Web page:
The Museum features a magnificent original steam-powered Victorian sewage works pumping beam engine dating from 1888, in its original engine house – both have Grade II Heritage Listing. The engine still operates under steam. The Museum is surrounded by the remains of the original sewage works in, what is now, Markfield Park, alongside the River Lee. The site was used as a sewage treatment works from as early as 1852, and is one of the earliest examples of a local community sewage treatment facility in the UK.
The Markfield Beam Engine & Museum is managed by a Charitable Trust Company Limited by Guarantee, which was Incorporated in 1984. The Museum is run by a Board of Trustees, with a team of volunteers (including the Board members) – there are no paid staff. Our Vision and Strategic Aim: “To develop, complete the restoration and promote, the original Markfield Sewage Treatment Works site, its beam engine and premises and displays, as a unique part of Tottenham and wider engineering and public health heritage.” Our Values: • Engineering: – engendering the excitement and importance of conserving and preserving a unique working steam engine and sewage treatment works for all. • Educating: - encouraging local pride and wider community enjoyment and interest and understanding in an openly available heritage facility. • Engaging: - enveloping the enthusiastic involvement of volunteers in a friendly team able to provide informed and sustainable operation and development of the beam engine and museum. The Trust recognises that its audience appeal is local, and potentially London and nation-wide. Over the last 5 years, the Trust has explored how the development and sustainability of the Museum might be achieved. We are developing a long-term business plan to move us from our current more limited circumstances so that we can fully present a unique example of our engineering and public health heritage for all to enjoy.
The Museum features a magnificent double-acting steam-powered 100 h.p. Victorian sewage pumping beam engine, with a unique classically decorated eight column framework.in its original engine hall (both Grade II Listed), built between 1886 and 1888 by Yorkshire engineers Wood Bros.. The engine hall and beam engine were restored in 2009. The Museum’s Unique Selling Points include: • Local museum in a well-used park, enjoyed by people who take a pride in Tottenham and its heritage and cultural assets • Free entry except for booked activities or some events (donations are invited and encouraged!) • Fully operational engine, powered by steam (from oil-fired boilers); pumps remain in working order in the basement • Personal links with people who worked (and lived) at the sewage works; human stories • Rare survivor of an early Local Board sewage works (with associated potential below-ground archaeology), one of similar plants which sprang up all over what is now Greater London in the late 19th century following the 1848 Public Health Act. All but Markfield have been swept away by urban development The Museum is open to the public to view the engine and displays on designated days throughout the year, and on a number of ‘Steam Days’ between April and September. It is also possible to tour the surrounding Victorian sewage works site in Markfield Park. Museum displays illustrate the history of sewage treatment, and tells the story of the Tottenham site and the engine. There are some associated engineering and public health artefacts and items for sale (including a booklet on the history of the site and engine). Hiring & Sponsoring - contact the Museum for details about hiring the Museum for events, filming & photoshoots, or sponsoring a Steam Day. Other premises (under separate ownership and operation) share the immediate area of the Museum – the Markfield Project is a community centre which is housed in one of the former Sewage Works buildings; a new café and externally accessed public toilets and garden landscaping. There is some limited visitor parking.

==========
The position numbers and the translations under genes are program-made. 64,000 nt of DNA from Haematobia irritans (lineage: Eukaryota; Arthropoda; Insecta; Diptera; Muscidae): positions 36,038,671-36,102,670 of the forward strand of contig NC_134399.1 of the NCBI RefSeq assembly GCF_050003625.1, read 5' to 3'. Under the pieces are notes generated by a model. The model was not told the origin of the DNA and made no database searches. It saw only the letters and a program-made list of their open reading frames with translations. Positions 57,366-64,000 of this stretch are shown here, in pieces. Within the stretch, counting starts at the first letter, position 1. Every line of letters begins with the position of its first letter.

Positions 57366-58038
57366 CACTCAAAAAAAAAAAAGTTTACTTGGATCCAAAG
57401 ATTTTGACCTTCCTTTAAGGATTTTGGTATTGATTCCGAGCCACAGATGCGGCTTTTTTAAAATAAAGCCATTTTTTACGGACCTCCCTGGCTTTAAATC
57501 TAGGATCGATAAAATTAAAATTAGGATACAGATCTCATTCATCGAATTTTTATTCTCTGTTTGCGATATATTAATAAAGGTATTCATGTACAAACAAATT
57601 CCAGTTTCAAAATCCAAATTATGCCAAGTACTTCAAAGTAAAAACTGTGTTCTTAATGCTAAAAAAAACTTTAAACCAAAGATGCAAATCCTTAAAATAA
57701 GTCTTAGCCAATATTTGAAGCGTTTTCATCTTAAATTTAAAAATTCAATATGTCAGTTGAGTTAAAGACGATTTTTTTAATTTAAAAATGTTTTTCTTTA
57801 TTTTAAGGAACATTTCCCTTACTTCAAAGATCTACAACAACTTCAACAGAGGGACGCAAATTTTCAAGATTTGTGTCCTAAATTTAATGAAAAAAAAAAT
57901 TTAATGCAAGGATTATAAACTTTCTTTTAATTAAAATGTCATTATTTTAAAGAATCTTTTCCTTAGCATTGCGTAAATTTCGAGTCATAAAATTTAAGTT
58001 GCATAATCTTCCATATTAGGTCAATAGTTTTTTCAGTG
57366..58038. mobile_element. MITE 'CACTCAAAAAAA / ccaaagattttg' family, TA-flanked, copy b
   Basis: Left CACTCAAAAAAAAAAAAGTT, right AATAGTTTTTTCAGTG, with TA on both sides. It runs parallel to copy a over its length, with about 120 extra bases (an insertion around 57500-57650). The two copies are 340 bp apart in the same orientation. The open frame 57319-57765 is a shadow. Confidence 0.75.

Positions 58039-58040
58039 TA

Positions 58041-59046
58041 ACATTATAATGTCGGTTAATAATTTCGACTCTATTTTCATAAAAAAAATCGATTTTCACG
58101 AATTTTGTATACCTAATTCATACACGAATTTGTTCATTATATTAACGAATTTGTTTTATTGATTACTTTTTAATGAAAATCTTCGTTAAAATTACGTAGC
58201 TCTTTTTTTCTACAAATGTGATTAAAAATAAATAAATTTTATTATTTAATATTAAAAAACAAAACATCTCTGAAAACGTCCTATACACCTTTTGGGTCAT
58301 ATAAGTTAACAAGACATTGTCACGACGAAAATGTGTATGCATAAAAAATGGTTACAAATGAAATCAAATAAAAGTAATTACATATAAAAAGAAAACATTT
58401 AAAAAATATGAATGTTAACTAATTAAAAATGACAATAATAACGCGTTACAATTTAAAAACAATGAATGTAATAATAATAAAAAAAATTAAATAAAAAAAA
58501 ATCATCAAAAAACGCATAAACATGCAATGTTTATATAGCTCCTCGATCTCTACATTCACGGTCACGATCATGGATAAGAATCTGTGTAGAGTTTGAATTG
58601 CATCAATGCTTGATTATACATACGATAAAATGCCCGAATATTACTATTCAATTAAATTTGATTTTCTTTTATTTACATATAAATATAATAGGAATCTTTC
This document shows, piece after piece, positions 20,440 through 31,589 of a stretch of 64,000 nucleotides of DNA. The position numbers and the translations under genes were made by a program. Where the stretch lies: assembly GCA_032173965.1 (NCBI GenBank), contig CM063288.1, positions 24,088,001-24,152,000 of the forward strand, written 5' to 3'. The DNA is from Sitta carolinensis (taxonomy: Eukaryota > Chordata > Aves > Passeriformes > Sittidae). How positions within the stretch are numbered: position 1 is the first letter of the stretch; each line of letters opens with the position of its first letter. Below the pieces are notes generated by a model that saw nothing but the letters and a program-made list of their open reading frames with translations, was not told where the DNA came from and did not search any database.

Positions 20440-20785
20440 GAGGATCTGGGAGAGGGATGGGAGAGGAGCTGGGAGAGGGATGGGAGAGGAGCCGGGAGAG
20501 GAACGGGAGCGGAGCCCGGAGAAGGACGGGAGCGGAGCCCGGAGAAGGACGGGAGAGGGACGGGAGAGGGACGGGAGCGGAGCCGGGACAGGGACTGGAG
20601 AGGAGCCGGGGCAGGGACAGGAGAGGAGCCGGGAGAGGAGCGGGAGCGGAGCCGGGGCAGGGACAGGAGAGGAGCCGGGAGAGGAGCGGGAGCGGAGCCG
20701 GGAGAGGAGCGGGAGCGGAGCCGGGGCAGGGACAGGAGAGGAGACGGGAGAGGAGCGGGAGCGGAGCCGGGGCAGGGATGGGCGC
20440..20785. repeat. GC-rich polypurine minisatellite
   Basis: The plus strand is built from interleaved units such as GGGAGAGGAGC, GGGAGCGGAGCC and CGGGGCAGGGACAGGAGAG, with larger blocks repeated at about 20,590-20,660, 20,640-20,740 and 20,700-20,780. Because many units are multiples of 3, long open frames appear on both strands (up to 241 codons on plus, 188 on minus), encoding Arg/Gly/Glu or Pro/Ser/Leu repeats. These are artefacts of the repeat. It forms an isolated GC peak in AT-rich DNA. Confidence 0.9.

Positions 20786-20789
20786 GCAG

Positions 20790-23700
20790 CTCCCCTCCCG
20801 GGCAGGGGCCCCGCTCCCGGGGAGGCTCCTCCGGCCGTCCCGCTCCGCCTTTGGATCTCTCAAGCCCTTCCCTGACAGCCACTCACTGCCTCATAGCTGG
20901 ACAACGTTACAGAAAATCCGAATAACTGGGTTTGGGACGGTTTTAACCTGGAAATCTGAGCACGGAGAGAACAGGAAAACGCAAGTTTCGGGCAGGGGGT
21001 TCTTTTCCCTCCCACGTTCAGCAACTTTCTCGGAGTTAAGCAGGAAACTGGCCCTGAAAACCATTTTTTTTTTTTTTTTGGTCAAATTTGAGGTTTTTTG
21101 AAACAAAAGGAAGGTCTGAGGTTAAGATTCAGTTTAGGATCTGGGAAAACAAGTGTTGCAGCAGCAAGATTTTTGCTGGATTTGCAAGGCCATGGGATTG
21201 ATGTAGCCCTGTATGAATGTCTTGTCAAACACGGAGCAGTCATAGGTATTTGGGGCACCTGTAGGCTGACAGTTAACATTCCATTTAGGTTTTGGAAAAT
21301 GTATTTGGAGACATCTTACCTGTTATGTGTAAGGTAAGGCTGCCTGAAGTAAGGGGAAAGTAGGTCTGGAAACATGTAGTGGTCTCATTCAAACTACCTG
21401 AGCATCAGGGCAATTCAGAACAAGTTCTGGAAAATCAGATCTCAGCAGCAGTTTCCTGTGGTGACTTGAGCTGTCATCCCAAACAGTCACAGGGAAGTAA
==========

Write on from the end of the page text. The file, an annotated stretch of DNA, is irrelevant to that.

Our visitors broadly fall into 3 types – local people and families visiting the park and cafe, passing walkers and cyclists from the adjoining River Lee towpath, who seek out the Museum, and special interest (e.g. steam/ engineering/ heritage) enthusiasts. They come from local areas, across London and the south east, and sometimes from across the country and abroad. Visitors can step back in time - to the age of steam - hear the hiss of steam, the smell of hot oil, watch the mesmerising motion of the engine! Our visitors tell us that they thoroughly enjoy seeing the engine, and also the informed friendly volunteers who respond to visitors’ questions and provide interesting informal guided tours catering for the varying needs of different audiences.
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